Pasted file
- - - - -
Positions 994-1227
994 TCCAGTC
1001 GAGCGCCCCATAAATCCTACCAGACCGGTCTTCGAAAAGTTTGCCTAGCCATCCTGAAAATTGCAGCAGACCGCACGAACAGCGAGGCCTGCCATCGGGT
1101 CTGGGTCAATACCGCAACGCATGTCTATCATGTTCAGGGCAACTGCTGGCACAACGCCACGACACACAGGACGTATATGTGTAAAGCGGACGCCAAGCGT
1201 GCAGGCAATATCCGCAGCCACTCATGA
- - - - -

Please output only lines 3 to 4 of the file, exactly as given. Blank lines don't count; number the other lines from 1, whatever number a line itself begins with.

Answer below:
1001 GAGCGCCCCATAAATCCTACCAGACCGGTCTTCGAAAAGTTTGCCTAGCCATCCTGAAAATTGCAGCAGACCGCACGAACAGCGAGGCCTGCCATCGGGT
1101 CTGGGTCAATACCGCAACGCATGTCTATCATGTTCAGGGCAACTGCTGGCACAACGCCACGACACACAGGACGTATATGTGTAAAGCGGACGCCAAGCGT